What if I told you that you could invest with 99.92% confidence that you would make money?
That’s been the success rate of municipal (muni) bonds over the past 51 years. In other words, fewer than 1 muni bond out of every 10,000 has defaulted since the Richard Nixon administration.
Municipal bonds are loans that investors make to governments or quasi-governmental organizations. Some bonds are what are known as general obligation bonds, in which case the money is used by the city or county for general purposes. They are considered incredibly safe because of the taxing power of the issuer. Essentially, if the city or county couldn’t pay the bond, theoretically, it could levy taxes to do so.
Other muni bonds fund specific projects, such as a hospital, school or toll road. Often, the interest on those individual projects is paid by the revenue generated by the project. But they are typically less risky than they sound, thanks to the backing of the city or county where they are located.
Because muni bonds are so safe, they normally pay lower rates of interest. However, the interest is usually free from federal and state taxes, so your after-tax return is often similar to that of a taxable bond.
For example, if you own a corporate bond with a 5% yield and are in the 32% tax bracket, after paying federal taxes, you will wind up with 3.4%. If you live where there are state income taxes, your rate will be lower still.
If instead you buy a muni bond with a 3.5% yield, you won’t pay any tax on that 3.5% and will make more money after taxes than you will with a corporate bond.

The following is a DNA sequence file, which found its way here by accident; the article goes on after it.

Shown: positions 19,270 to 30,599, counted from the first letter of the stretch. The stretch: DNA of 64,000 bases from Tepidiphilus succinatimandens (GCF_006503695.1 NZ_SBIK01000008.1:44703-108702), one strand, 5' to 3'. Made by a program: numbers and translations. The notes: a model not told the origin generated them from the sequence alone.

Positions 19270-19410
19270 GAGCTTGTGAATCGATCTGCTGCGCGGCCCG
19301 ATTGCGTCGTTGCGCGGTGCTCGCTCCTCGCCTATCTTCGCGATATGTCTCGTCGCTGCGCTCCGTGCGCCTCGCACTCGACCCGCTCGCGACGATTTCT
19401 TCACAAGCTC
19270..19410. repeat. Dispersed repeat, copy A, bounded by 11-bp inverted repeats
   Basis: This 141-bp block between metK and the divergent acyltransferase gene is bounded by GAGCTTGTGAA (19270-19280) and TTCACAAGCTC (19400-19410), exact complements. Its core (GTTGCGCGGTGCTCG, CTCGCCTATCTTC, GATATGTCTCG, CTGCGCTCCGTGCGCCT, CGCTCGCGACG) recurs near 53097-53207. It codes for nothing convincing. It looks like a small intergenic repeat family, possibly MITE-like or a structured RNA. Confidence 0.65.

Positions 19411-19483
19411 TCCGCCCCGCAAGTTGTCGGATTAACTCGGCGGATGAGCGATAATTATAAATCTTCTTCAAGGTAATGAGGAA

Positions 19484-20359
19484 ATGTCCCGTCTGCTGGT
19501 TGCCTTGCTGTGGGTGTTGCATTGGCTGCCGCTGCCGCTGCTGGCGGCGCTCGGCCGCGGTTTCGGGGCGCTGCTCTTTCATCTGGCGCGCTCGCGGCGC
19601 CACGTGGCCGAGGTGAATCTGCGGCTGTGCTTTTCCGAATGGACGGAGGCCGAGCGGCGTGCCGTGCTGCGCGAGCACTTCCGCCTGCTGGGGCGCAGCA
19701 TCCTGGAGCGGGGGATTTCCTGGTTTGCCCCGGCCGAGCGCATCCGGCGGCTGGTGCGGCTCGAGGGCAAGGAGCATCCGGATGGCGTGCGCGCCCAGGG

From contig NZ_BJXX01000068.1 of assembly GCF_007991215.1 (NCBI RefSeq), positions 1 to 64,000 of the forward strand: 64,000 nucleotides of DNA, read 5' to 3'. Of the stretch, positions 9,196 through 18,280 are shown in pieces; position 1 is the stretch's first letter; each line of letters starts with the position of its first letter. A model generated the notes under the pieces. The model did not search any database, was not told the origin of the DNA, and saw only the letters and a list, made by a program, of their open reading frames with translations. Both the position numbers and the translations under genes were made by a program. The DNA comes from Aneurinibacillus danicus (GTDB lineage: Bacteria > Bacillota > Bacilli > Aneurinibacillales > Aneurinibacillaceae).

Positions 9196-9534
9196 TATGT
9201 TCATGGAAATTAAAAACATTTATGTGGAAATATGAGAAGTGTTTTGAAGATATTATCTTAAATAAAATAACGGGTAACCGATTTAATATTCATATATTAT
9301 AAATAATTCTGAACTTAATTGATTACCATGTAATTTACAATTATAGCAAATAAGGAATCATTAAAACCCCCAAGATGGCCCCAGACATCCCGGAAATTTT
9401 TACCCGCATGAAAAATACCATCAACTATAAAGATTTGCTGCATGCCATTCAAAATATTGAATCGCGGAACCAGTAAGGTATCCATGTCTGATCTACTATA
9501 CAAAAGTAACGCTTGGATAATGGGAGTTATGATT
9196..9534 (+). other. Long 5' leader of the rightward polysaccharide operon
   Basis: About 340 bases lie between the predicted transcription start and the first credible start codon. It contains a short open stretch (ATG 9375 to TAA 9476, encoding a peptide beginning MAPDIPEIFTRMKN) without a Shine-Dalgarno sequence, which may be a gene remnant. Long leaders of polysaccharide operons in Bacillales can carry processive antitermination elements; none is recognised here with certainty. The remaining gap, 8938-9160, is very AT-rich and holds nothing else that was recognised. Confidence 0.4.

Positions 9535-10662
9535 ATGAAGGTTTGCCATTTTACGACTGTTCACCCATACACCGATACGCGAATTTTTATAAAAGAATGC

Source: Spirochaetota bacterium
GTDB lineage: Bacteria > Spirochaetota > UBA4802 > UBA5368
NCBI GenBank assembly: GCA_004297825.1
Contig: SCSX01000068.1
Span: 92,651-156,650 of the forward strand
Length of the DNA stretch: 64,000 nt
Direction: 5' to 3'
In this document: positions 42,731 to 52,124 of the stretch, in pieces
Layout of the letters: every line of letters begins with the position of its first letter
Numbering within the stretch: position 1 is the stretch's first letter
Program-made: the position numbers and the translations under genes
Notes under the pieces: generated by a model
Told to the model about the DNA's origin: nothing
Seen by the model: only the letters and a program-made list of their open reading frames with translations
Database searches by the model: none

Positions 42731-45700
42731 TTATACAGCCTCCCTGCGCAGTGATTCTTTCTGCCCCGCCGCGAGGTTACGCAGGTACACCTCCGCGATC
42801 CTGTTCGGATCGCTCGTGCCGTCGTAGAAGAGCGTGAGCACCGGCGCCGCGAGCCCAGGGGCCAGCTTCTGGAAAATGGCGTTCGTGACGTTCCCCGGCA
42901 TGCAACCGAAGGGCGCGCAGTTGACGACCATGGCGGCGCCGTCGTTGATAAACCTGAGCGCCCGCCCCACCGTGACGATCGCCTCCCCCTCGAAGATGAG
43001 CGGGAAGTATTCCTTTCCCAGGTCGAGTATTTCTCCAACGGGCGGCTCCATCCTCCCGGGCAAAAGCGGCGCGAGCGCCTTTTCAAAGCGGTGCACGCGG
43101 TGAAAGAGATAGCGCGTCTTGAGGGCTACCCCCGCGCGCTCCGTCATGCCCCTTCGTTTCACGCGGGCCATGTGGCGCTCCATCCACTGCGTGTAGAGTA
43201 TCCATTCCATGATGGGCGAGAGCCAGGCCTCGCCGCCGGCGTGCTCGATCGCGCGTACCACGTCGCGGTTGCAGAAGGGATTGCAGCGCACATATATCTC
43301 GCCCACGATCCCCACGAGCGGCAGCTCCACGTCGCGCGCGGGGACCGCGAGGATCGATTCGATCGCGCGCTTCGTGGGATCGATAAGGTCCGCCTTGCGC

Now, keep in mind, that’s on the interest only. The price of the bonds will affect your total return.
Muni bonds, like other bonds, trade at a discount or premium to par value ($1,000), so if you pay more or less than par, it will change your total return.
A few months ago, when interest rates were incredibly low, it was tough to find decent muni bonds that paid a generous yield to maturity (the total return of the bond based on interest and price appreciation/depreciation at maturity).
Today it’s a little easier.
The bond with the highest yield to maturity with a maximum maturity of December 2026 that I found is the Decatur (Texas) Hospital Authority Hospital Revenue (CUSIP 243323cu4) bond. It has a 5% coupon and matures on September 1, 2025.
The yield to maturity is 4.2%.
The yield to maturity is below the 5% coupon because the bond is trading at about $1,025, which is $25 above par value.
So as long as you own the bond, you’ll get paid 5% (tax-free) per year, or $50 per $1,000 bond. But at maturity, you’ll lose $25 because you’re buying it at $1,025 and selling it at $1,000.
But the interest you realize in the form of $50 per year per bond (tax-free) means you still make money. At the end of the four years, your total annual return comes out to 4.2%.
And here’s a bonus: As I mentioned, the interest is tax-free. But capital gains on muni bonds are not. That means capital losses are deductible. So if you lose the $25 per bond, you can deduct that from other long-term capital gains while still collecting $50 per bond per year in interest tax-free.
Now, consider the best three-year certificate of deposit (CD) rates in the country are about 4.55%, but that is fully taxable. After tax, in the 32% bracket, that comes out to just 3.1%.
It’s important to remember that a CD is insured by the Federal Deposit Insurance Corporation. If the bank goes under, you get your money back. Muni bonds can be insured. The one mentioned here is not. Though things have to be pretty bleak for a muni bond to default (even though it is always a possibility). As I stated, 99.92% of all muni bonds pay back bondholders at maturity.
Muni bonds are a good place to stash some cash, particularly for those in higher tax brackets and/or high-tax states. And historically, you have a 9,999 in 10,000 chance of getting your money back.